Yan: Climate change, an irreversible disaster caused by our careless actions

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Mandy Sun

Scientists’ reports now say that the climate crisis is irreversible.

Jessica Yan, Managing Editor

Devastating wildfires destroying biodiversity, melting glaciers contributing to rising sea levels and abnormal storms damaging infrastructures — decades’ worth of human activity are now snowballing into a plethora of environmental disasters.

Climate change has been a concern for the future of the world ever since June 23, 1988, when it was recognized as a national issue. Recently, a report from the Intergovernmental Panel on Climate Change declared climate change is becoming irreversible for many regions of the world.

However, even after the problem was acknowledged, governmental and human actions have not been enough to hinder or slow the effects of climate change, which is largely influenced by greenhouse gas emissions.

Because people have relied on non-renewable resources such as fossil fuels for centuries, Earth is expected to increase in temperature by at least 1.5 degrees Celsius. This may seem like a small increase, but in reality, it’s a dangerous sign of what the future holds for us. We are now in a situation where our future will only face the most extreme scenarios, all as a result of the build-up of human activity over the years. We can already see the damaging effects of climate change: water shortages in the West and rising sea levels in the East.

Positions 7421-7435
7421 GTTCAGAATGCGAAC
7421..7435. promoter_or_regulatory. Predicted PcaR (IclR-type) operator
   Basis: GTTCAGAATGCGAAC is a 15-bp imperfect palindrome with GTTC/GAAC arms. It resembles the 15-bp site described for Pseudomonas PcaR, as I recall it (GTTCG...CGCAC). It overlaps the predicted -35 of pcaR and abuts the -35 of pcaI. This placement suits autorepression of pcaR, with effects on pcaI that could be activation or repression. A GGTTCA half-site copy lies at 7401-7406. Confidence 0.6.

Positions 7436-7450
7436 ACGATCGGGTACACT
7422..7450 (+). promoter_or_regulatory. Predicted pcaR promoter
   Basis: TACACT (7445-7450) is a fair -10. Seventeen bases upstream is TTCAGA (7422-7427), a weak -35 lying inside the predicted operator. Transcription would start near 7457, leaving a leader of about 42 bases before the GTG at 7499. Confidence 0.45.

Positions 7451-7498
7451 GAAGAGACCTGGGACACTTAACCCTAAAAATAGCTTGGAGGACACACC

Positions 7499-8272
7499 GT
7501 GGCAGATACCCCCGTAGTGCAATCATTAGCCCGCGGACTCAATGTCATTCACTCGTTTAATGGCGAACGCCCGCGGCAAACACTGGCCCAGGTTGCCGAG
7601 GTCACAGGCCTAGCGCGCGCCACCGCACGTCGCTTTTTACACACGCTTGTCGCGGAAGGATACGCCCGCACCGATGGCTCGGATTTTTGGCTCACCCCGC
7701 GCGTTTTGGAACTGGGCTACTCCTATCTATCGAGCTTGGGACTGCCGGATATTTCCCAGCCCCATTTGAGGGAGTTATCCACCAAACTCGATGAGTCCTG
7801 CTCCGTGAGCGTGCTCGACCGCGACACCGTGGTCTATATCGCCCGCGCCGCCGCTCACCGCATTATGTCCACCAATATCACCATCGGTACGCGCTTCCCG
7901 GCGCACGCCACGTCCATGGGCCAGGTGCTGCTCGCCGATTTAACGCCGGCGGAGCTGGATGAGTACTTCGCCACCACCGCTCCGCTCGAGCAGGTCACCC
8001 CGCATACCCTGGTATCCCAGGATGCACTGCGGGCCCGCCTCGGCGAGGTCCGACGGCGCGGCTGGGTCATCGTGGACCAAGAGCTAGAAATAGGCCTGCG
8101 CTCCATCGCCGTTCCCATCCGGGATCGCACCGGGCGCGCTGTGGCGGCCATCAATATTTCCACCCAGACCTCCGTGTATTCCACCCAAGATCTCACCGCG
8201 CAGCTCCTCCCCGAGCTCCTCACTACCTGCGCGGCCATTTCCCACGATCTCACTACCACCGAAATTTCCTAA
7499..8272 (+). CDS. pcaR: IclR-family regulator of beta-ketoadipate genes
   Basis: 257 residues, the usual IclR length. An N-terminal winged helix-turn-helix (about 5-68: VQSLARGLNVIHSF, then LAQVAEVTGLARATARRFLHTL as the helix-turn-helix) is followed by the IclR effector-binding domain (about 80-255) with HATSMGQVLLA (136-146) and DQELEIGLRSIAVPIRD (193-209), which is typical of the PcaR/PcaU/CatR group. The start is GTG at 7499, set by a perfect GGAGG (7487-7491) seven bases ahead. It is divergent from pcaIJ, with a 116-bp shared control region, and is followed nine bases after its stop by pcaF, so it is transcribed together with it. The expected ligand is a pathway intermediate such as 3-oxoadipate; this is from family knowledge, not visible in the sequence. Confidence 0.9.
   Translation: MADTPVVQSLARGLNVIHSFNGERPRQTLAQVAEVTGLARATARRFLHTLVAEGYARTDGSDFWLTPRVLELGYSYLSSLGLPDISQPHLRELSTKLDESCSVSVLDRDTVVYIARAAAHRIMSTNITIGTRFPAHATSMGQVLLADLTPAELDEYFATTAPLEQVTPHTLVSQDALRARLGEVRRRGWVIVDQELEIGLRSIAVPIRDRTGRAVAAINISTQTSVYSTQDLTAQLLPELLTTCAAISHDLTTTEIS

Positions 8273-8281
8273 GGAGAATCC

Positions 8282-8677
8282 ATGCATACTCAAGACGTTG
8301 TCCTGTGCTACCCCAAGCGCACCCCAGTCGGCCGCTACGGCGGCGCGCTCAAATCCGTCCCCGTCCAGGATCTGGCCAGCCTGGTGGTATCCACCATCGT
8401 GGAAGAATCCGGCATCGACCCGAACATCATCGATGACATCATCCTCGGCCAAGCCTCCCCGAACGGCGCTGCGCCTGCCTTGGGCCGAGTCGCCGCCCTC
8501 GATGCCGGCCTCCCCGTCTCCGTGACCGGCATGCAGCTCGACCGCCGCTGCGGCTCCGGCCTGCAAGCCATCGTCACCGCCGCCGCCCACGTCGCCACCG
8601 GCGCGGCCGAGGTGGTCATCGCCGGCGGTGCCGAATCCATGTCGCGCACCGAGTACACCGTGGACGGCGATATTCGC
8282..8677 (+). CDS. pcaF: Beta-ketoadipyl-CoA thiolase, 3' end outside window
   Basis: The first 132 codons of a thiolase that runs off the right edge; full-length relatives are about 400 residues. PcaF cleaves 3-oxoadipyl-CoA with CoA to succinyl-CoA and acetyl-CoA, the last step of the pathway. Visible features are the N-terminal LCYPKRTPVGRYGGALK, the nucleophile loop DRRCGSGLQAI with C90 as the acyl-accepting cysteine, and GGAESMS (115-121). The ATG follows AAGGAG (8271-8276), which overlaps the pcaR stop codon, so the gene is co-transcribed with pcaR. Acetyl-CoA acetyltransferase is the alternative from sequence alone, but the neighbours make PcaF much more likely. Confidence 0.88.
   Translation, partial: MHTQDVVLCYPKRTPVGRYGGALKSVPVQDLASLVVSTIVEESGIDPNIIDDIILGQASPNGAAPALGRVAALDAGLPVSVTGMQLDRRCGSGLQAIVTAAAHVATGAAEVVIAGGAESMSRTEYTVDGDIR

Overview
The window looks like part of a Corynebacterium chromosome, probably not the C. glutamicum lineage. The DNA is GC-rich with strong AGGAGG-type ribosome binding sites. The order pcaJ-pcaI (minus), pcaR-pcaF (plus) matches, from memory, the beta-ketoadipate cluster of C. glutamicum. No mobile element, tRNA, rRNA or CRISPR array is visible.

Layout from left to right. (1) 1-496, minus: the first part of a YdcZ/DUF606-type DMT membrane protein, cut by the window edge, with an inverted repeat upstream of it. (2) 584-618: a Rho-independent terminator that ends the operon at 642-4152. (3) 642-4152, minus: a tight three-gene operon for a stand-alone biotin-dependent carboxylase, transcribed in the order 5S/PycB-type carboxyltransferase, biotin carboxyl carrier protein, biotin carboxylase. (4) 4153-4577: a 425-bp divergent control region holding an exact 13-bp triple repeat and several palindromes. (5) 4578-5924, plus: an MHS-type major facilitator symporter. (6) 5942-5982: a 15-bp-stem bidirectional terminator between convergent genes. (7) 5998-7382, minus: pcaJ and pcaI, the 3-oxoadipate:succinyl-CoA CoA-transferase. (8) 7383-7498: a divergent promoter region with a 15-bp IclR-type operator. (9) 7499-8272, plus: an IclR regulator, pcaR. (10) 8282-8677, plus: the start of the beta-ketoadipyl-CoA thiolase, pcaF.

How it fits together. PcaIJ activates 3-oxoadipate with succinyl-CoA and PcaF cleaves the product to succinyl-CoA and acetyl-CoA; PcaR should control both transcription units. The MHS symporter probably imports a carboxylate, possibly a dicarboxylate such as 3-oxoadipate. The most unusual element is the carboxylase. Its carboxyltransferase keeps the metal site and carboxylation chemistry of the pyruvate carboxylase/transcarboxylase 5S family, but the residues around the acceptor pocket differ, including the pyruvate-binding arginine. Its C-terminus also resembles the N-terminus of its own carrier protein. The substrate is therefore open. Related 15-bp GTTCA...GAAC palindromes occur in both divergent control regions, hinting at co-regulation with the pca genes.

As United Nations (UN) Secretary-General António Guterres describes it, the circumstance is “a code red for humanity.” We can already see the consequences of climate change: water shortages in the West and rising sea levels in the East.

There is no longer any question about what caused us to reach this breaking point: It is because of humans that we’ve reached the tip of the iceberg. Coincidentally, the IPCC reports that the melting ice crisis is no longer reversible; by 2050, the Arctic is predicted to be clear of ice during the summer at least once. 

We used to have time to enforce regulations for combating climate change. That’s now come to an end. We no longer have time to think, only act. Everyone is now facing a serious issue that we need to be aware of because this is our planet. We live on it, and we should repay the Earth by taking care of it instead of treating it like a large dumpster for our waste.

I’m worried about how our careless actions will affect marginalized communities in Mississippi and across the country who don’t know when they will regain access to clean, sanitary water. I’m worried about the communities who face another day in fear of being displaced and seeing their homes torn apart by fires, storms and other natural disasters. I’m worried about the planet’s biodiversity as species lose their habitats and food sources. 

Climate change is not something people can dismiss anymore. Right now, we are only given two choices: face the disasters presented before us or remain resilient so that we can reverse the crises. It may take a miracle for this to happen, but I believe in it.

We need to be more conscious about our carbon footprint as it can further damage the environment. Greenhouse emissions need to be cut down immediately, and cleaner technologies need to be implemented. More regulations need to be enforced on companies that utilize non-renewable sources. We need to reach net-zero carbon dioxide emissions — we have to. This is our problem, and we are the only ones who can fix it.